Pagano posted a one-year stint as the defensive coordinator at the University of North Carolina in 2007, where he rejoined head coach Butch Davis from previous stops with the Cleveland Browns and Miami Hurricanes. Under Pagano, the defense improved from 92nd in the nation in 2006 to 35th in 2007.
Prior to UNC, Pagano spent two seasons (2005-06) as the defensive backs coach of the Oakland Raiders. In 2006, the Raiders led the NFL in pass defense, allowing just 150.8 yards per game, and ranked third in total defense, surrendering only 284.8 yards per contest. Cornerback Nnamdi Asomugha ranked third in the NFL with eight interceptions.
From 2001-04, Pagano coached the Cleveland secondary under then-head coach Butch Davis. In 2003, the defensive backs helped the Browns tie the franchise record for the fewest passing touchdowns allowed in a season with 13. Under Pagano’s guidance in 2001, Cleveland’s secondary accounted for 28 of the team’s NFL-leading and team-record 33 interceptions. That season, rookie cornerback Anthony Henry led the NFL with 10 picks.
Pagano returned to the University of Miami (Fla.) from 1995-2000 for his second stint at the school, coaching the Hurricanes secondary as well as serving as the special teams coordinator. He coached four NFL first-round defensive backs: Duane Starks (Ravens, 10th-1998), Phillip Buchanon (Raiders, 17th-2002), Reed (Ravens, 24th-2002) and Mike Rumph (49ers, 27th-2002). During Pagano’s second tenure in Miami, the Hurricanes blocked 39 kicks in 59 games. In 2000, the secondary was named the nation’s best by Football News. His special teams unit also set a school record in 1996 with 12 blocked kicks.
Pagano started his coaching career as a graduate assistant at the University of Southern California (1984-85) before taking the same role at Miami (Fla.) in 1986. In 1987, he started a two-year stint at Boise State University where he coached outside linebackers. Pagano then spent one season (1989) at East Carolina University coaching the secondary before moving to UNLV where he led the secondary (1990) and eventually was named defensive coordinator in 1991. In 1992, Pagano returned to East Carolina, coaching the secondary and outside linebackers for three seasons (1992-94).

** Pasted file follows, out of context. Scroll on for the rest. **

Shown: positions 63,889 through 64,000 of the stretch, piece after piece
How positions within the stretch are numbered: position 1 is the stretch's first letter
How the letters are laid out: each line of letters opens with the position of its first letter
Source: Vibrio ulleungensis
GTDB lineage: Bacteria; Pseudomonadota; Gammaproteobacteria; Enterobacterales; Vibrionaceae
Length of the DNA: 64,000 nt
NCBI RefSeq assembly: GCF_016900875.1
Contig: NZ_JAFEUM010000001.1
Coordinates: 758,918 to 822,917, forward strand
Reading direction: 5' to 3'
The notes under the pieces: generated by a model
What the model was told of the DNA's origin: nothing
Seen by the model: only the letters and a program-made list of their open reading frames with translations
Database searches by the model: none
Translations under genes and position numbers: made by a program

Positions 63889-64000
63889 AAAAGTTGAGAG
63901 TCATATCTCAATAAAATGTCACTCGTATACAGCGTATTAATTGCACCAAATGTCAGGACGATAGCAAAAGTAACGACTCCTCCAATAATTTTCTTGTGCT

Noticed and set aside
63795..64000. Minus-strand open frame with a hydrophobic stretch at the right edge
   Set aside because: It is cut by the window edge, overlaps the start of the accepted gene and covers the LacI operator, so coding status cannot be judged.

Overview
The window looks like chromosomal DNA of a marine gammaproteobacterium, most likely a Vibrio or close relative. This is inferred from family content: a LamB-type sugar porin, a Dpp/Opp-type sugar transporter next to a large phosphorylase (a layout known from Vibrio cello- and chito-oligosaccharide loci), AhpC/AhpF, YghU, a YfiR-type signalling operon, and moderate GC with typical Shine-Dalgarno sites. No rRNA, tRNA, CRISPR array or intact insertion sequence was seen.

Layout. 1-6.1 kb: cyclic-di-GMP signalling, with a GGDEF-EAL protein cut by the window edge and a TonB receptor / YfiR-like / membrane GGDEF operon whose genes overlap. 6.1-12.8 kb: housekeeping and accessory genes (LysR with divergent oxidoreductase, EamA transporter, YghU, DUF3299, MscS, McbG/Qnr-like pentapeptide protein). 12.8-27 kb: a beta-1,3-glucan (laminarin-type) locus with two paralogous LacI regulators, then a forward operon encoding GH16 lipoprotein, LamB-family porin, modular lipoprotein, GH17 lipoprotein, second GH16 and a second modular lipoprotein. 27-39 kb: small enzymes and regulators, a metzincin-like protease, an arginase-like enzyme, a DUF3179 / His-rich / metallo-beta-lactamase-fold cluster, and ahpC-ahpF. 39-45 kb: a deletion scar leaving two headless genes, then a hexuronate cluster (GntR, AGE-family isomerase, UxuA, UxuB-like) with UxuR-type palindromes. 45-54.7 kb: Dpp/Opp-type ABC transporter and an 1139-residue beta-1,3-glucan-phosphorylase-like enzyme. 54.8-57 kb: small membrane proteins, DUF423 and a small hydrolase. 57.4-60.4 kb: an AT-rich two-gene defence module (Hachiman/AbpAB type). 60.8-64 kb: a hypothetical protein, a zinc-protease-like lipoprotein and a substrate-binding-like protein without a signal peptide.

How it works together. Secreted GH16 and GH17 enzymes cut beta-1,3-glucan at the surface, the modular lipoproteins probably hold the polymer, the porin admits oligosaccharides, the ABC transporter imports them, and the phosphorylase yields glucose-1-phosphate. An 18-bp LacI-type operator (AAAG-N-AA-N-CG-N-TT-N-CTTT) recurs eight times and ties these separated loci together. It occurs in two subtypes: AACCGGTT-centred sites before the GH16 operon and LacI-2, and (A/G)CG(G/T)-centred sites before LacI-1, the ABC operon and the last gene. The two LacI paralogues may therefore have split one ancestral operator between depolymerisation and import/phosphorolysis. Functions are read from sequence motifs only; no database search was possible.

Collegiately, Pagano was a four-year letterman and two-year starter at strong safety for the University of Wyoming and graduated with a degree in marketing in 1984.
Pagano was a four-year letterman and two-year starter at strong safety at Fairview (Boulder, Colo.) High School. His brother, John, is the Chargers defensive coordinator and former defensive assistant for the Colts from 1998-2001. Both Chuck and John played for their father, Sam, who was the head coach at Fairview. Sam was selected to the 25th Hall of Fame induction class for the Colorado High School Activities Association in 2013. Chuck and his wife, Tina, have three daughters, Tara, Taylor and Tori, and three granddaughters, Avery, Addison and Zoey.
1984-1985 Southern California Graduate Assistant
1986 University of Miami (Fla.) Graduate Assistant
1987-1988 Boise State Outside Linebackers
1989 East Carolina Secondary
1990 UNLV Secondary
1991 UNLV Defensive Coordinator/Secondary
1992-1994 East Carolina Secondary/Outside Linebackers
1995-2000 University of Miami (Fla.) Secondary/Special Teams
2001-2004 Cleveland Browns Secondary
2005-2006 Oakland Raiders Defensive Backs
2007 North Carolina Defensive Coordinator
2008-2010 Baltimore Ravens Secondary
2011 Baltimore Ravens Defensive Coordinator
2012-2015 Indianapolis Colts Head Coach